Making the Grades
Beginning in the 1930s, bodybuilder Charles Atlas promised skinny guys (who got sand kicked in their faces at the beach) that he could "manufacture weaklings into men" with only 15 minutes a day. He even had a “Proof-in-7-Days” offer.
Comic book readers from the 1940s would have been familiar with the Atlas ads that frequently ran in those magazines. And Steve Rogers’ (Chris Evans) transformation from a scrawny scrap of a guy into a muscle-bound avenger would have been right in keeping with the hopes of every undersized kid who poured over the story of Captain America.
Orphaned as a child, Steve is a spunky soul who refuses to run from a fight—even if he is clearly losing the battle. During World War II, he repeatedly shows up at the U.S. Army’s recruitment offices to volunteer. But every time the 90 lb. weakling’s form is stamped 4F. (In the trailer, Rogers’ paperwork is punched with "rejection" to make it clear for those who are unfamiliar with the military’s code for an applicant who is unsuitable for service.)
However Steve’s pertinacity finally pays off when he crosses paths with Dr. Abraham Erskine (Stanley Tucci), a German-born scientist who has developed an experimental serum. Inducted into a top-secret program as a human guinea pig, Steve is injected with the unproven liquid before Howard Stark (Dominic Cooper) blasts him with a dose of “Vita-Rays”. This light activates the chemicals in his body and enhance everything about him. (That includes his metabolism, which now makes it impossible for him to get drunk even though he tries.)
Almost immediately after his transformation, Steve becomes aware of the evil intentions of Nazi leader Johann Schmidt (Hugo Weaving) when a German spy infiltrates the secret lab and shoots the doctor while attempting to steal the last vial of the serum. But despite Steve’s superhuman abilities, Colonel Chester Phillips (Tommy Lee Jones) hesitates to use the untested soldier in his unit. As a result, Steve finds himself wearing tights and hawking war bonds with a group of showgirls until American agent Patty Carter (Hayley Atwell) offers him an opportunity to prove what he can really do for the war effort.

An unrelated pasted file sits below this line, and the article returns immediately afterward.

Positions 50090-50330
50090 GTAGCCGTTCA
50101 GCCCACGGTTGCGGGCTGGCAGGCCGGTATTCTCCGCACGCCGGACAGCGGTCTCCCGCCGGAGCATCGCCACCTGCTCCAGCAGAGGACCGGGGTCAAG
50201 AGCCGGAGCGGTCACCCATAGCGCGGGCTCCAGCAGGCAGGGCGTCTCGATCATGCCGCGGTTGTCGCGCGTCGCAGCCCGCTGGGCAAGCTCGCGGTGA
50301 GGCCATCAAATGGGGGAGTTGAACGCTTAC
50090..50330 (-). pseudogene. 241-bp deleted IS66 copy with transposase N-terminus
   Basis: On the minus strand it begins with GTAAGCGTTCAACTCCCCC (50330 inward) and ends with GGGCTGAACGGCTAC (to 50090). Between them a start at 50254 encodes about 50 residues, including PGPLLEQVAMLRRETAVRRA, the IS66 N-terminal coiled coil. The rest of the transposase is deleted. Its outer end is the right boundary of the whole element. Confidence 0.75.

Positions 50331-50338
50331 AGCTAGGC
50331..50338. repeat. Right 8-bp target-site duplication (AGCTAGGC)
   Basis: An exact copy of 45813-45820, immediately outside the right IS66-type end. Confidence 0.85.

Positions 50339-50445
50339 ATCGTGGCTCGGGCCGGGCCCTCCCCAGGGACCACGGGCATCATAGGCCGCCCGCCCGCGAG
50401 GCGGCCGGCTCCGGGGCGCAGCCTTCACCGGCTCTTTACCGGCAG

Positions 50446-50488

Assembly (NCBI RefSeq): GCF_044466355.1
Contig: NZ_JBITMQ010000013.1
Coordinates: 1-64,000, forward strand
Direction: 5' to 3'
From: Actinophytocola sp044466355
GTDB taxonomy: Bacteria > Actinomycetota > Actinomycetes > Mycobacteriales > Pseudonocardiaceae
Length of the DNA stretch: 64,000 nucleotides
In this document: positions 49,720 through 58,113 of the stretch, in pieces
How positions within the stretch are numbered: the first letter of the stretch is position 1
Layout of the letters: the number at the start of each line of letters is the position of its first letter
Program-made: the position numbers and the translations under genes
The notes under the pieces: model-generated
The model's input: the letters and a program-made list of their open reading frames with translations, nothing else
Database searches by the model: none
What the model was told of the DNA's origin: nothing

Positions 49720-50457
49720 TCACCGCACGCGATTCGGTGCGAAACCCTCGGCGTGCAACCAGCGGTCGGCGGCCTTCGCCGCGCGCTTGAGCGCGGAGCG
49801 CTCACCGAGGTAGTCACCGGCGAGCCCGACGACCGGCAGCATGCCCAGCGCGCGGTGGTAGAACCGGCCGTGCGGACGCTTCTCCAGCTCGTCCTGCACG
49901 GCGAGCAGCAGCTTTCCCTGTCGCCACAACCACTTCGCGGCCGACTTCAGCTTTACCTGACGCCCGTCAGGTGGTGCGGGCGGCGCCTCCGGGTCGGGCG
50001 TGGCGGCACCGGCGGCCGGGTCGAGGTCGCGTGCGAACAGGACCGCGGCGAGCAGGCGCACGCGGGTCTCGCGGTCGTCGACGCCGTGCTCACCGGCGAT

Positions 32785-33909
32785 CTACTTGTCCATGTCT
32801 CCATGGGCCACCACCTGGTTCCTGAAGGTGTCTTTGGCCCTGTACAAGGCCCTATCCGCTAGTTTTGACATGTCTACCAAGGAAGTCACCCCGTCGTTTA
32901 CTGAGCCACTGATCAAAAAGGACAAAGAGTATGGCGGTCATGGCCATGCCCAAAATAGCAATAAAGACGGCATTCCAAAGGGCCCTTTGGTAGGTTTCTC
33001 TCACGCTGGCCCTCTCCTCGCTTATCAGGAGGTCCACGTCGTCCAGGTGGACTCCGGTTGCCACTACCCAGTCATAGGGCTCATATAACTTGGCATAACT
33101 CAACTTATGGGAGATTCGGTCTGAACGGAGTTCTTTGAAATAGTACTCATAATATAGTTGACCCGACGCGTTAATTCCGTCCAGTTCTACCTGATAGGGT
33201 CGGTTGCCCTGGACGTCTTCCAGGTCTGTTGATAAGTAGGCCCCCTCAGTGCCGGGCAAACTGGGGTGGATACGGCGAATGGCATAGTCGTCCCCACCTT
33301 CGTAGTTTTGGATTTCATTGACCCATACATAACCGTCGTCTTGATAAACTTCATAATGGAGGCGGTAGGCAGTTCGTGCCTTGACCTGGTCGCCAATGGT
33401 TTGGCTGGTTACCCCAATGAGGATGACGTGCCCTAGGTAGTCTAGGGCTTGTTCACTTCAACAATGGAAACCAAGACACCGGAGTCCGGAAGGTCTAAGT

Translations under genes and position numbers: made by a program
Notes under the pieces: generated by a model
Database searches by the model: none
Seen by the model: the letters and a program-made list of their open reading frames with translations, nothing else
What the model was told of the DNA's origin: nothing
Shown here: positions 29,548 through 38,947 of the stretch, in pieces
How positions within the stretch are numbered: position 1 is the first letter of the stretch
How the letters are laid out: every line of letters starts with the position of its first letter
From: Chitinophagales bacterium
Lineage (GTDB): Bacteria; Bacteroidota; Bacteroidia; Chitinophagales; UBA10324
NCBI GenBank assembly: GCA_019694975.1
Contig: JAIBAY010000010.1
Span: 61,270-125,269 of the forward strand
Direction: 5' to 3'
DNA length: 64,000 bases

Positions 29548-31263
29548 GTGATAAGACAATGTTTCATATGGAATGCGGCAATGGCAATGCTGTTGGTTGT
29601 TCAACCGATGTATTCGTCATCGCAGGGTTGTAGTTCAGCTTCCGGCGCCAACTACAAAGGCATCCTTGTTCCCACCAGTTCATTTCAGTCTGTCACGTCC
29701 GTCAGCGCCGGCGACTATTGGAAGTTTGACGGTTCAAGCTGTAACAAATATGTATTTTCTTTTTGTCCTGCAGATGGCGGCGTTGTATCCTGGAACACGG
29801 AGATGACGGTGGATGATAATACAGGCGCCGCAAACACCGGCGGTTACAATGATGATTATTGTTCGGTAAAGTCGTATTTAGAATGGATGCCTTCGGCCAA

Director Joe Johnston (known for his period pieces October Sky, The Rocketeer and Hidalgo) captures a comic book feel in this live action production that combines humor and a sprinkling of romance with plenty of high adventure. The CG images also enhance the experience. (Most interesting may be the metamorphosis of Chris Evan’s bulked-up body into a bony boy with the help of body shrinking computer techniques.)
Like many of the other recent Marvel Comic movies (Thor, Iron Man, Iron Man 2 and The Incredible Hulk) released in anticipation of the 2012 film The Avengers, war violence will be the biggest concern for family viewers. The most startling depicts the bloody results of a man flying through a whirling airplane propeller.
Yet with plenty of patriotic fanfare, Steve Rogers and his company of handpicked fighters (Sebastian Stan, Neal McDonough, Derek Luke, Kenneth Choi, JJ Field, Bruno Ricci) buddy up to entertain older audience members while squelching villainous attempts to overtake the world.
Discussion Ideas After The Movie
Teaching ideas and topics to discuss about Captain America: The First Avenger.
During one attack scene, Patty participates without wearing a helmet while all the male soldiers are outfitted for war. How does this portrayal play into her role in this story? How are other women depicted in this movie? Are their soldiering efforts ever taken seriously? Or are they merely included for eye candy?
How doe the computer-generated effects in the movie help create the feel of a comic book? What other factors contribute? What are the challenges of bringing a comic book character to life?
Why does Steve refuse to let his size keep him from being involved in the war? How can weaknesses contribute to the development of other strengths?